The Year's Weather

The year 1980 was generally hot and dry with the level of rainfall reaching only 1,710.6 millimetres compared with a normal of 2,246.4 mm. To a large extent this shortfall was due to the remarkably hot and dry weather experienced in the month of June. The number of tropical cyclones in the western North Pacific and China Seas was nearly normal and



storm signals were hoisted on 10 occasions, including seven on weekends. However, none of the storms came very close to Hong Kong and winds only once reached gale force for a few hours during Typhoon Joe.

       The winter of 1979-80 was exceptionally dry. The total rainfall for the four months from October, 1979, to January, 1980, amounted to only 15.7 mm, making it the driest four- month period on record. Although temperatures were very cold at the end of January, the month as a whole was milder than usual. An intense cold front on January 29 cleared the mist and fog and caused an extremely sharp drop in temperature of more than 19°C in 40 hours. On the morning of January 31, frost was reported on Tai Mo Shan and a minimum temperature of -3.7°C was recorded there.

Although the mean temperature for February was only 1.9°C below normal, the first 10 days of the month were very cold with daily minimum temperatures ranging from 5.5°C to 11.4°C. The cold spell which commenced on January 30 lasted for 12 days. The mean tem- perature for this period was 9.9°C making it the coldest 12-day period since January, 1900. February 9 was the coldest day of the year the Observatory recording a drop to 5.5°C, which was the lowest temperature recorded since December 14, 1975. The cold weather killed about 1,000 tonnes of fresh water fish in the New Territories. Thunderstorms in February are rare in Hong Kong and have not occurred at the Royal Observatory since 1966. However, there were thunderstorms on four of the last six days of February, 1980. The thunderstorms in the early morning of February 27 were associated with the arrival of a cold front coupled with perturbations in the upper westerly winds. They were accom- panied by violent northwesterly squalls. A Chinese passenger ferry, the Shuguang No. 401, capsized on the river Tan Jiang about 80 nautical miles west of Hong Kong, while hail never before recorded in February was reported by a number of people residing in the Kwai Chung and Repulse Bay areas.


March was warmer, cloudier and more humid than normal. The most significant weather event in March was the hail which fell on March 5 and 6 - setting a new record of three hailstorms in nine days. On March 5, residents in Yuen Long, Kam Tin, Tuen Mun, Tsuen Wan, Tai Mo Shan and Tai Po reported hail between 12.05 p.m. and 12.45 p.m. About 400 hectares of vegetable crops - representing 12 per cent of Hong Kong's total vegetable production were damaged by the hailstones (the largest of which measured 30 mm in diameter). Hail was against reported shortly after 5 a.m. on March 6 at Kam Tin, Lam Tsuen and Yuen Chau Tsai. Coastal fog from March 1 to 9, resulted in Waglan Island reporting its longest period of consecutive foggy days since 1953. Fog was also reported inside Victoria Harbour on six of these days. A 3,139-tonne container ship ran aground in thick fog off Pak Sha Wan, Lei Yue Mun, on the morning of March 4, while 33 aircraft were diverted from Hong Kong during the entire foggy period.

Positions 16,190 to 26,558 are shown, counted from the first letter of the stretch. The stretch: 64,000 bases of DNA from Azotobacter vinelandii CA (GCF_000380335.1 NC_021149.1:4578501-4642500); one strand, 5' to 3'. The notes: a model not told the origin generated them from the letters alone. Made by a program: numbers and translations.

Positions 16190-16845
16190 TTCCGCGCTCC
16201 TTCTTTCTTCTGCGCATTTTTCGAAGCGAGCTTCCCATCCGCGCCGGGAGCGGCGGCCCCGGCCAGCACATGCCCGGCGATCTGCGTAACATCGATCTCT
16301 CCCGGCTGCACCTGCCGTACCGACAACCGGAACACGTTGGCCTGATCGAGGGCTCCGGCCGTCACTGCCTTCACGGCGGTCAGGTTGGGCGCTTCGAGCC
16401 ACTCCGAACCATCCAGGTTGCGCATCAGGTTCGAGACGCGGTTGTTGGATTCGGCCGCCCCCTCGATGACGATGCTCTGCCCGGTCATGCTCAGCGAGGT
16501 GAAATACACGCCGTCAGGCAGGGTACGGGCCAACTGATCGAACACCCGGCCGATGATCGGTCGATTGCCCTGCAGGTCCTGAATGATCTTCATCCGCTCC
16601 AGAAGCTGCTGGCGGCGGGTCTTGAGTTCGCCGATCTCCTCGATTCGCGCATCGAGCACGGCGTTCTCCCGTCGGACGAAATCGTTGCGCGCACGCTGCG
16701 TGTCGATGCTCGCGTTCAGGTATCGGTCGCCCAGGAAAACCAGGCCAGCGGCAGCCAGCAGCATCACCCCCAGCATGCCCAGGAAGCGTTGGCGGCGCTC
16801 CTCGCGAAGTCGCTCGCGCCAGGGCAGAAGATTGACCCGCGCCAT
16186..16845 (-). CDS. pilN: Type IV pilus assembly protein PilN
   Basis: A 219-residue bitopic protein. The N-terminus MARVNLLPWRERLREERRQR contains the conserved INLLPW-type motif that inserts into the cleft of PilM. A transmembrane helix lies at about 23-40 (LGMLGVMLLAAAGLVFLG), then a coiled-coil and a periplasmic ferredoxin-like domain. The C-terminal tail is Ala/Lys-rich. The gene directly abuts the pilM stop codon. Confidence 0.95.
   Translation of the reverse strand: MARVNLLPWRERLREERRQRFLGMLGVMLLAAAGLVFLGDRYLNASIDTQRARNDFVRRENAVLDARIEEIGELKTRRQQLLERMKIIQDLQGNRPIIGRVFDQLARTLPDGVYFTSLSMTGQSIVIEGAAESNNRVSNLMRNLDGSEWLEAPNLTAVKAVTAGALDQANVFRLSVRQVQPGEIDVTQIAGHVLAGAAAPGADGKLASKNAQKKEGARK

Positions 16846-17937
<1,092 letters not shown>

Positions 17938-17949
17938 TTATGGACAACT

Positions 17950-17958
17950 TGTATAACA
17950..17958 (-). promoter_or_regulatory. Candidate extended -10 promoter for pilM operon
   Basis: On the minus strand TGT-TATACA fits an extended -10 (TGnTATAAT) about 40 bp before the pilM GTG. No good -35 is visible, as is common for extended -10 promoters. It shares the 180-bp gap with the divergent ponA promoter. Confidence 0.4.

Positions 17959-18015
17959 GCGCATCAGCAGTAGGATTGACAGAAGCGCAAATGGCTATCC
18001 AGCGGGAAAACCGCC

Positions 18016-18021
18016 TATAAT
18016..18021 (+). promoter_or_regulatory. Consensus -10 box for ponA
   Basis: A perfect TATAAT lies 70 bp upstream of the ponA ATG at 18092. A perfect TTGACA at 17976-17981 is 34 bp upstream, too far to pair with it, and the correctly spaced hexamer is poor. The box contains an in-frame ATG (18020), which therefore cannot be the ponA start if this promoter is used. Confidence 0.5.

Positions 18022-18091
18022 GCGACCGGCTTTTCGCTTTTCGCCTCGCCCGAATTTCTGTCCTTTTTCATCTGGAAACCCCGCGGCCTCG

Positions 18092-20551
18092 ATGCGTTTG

April was less sunny and cloudier than usual. Widespread thunderstorms and heavy showers occurred on April 13, and mist and fog developed between April 19 to 22. The Strong Monsoon Signal was hoisted on five occasions during the month.

May was cooler with less sunshine than usual. The showers and thunderstorms on the first 11 days of the month brought 224.3 mm of rain - representing more than 80 per cent of the month's total rainfall. Severe Tropical Storm Georgia passed about 90 nautical miles to the east-southeast of Hong Kong on May 23, bringing gales (which were experienced offshore and on hilltops), however, Georgia did not bring much rain to Hong Kong.

       During most of June, Hong Kong was under the influence of a pronounced and per- sistent ridge of high pressure from the Pacific anticyclone and, as a result, the month was much sunnier and hotter than usual. Maximum temperatures were above 33°C every day



between June 17 and 24 and above 34°C between June 19 and 22. The hottest day of the month was June 22 when the maximum temperature reached 34.8°C. This was the second highest temperature on record for June (the highest being 35.6°C recorded on June 1, 1963). A spell of eight consecutive days with maximum temperatures above 33°C, and four above 34°C, was unprecedented in any June since records began to be taken in 1884. The month had only 12 days with measurable rain and this was also a new record for June. The month's total rainfall of 150.9 mm (306.6 mm below normal) ranks as the tenth lowest on record for June. Severe Tropical Storm Herbert was the only tropical cyclone over the western North Pacific and the South China Sea during the month. Herbert passed-by about 300 nautical miles from Hong Kong on June 28, bringing some showers and thunderstorms but causing little damage in the territory.